Research Highlights

Scorpion venom for better bones

doi:10.1038/nindia.2008.327 Published online 28 November 2008

The Indian black scorpion.

Scorpion venom could reverse the changes brought about by osteoporosis, new research has found1.

Working on venom from the Indian black scorpion (Heterometrus bengalensis) on female albino rats with osteoporosis, a team from Kolkata found that it may influence the bone remodeling process by stimulating bone formation and reducing bone resorption process during formation of new bone cells.

The osteoporosis changes of urine, serum and bone in the osteoporosis rats were significantly restored when the scorpion venom was used in them. The bone dimensions, morphology and histological changes observed in these rats were also restored.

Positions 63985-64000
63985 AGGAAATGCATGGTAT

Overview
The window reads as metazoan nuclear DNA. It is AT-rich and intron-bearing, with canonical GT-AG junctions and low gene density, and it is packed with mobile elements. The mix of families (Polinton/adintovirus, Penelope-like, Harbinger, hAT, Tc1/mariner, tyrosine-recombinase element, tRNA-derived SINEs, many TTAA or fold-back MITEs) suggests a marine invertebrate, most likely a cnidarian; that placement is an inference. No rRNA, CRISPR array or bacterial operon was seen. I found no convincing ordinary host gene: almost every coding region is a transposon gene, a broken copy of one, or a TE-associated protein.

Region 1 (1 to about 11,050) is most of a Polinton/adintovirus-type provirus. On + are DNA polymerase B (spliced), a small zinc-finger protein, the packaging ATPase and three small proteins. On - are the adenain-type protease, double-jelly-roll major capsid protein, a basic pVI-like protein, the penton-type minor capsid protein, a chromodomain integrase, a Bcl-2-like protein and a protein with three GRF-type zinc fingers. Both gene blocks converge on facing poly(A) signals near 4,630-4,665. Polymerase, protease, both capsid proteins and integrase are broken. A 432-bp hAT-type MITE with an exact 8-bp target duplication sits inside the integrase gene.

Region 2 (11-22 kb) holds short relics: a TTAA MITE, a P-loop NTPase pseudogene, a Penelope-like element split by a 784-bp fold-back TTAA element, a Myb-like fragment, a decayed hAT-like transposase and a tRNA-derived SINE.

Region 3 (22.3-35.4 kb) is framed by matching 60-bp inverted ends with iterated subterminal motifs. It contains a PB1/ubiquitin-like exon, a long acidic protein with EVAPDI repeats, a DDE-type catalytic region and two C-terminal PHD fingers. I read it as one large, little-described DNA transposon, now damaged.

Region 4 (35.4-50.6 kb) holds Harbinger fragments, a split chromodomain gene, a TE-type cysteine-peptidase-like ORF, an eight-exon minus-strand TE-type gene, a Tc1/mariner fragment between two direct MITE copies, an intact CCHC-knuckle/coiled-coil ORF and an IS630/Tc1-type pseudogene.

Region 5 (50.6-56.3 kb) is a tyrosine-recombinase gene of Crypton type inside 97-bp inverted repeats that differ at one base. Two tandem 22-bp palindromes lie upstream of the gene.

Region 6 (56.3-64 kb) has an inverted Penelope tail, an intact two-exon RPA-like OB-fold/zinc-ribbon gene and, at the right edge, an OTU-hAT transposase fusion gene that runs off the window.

The find could help produce drugs to treat osteoporosis, the researchers say.

The authors of this work were from: Laboratory of Toxicology and Experimental Pharmacodynamics, Department of Physiology, University of Calcutta, Kolkata, India and Drug Development Division, Indian Institute of Chemical Biology, Kolkata, India.


References

  1. Gomes, A. et al. Experimental osteoporosis induced in female albino rats and its antagonism by Indian black scorpion (Heterometrus bengalensis C.L.Koch) venom. Toxicon. doi: 10.1016/j.toxicon.2008.10.011 (2008)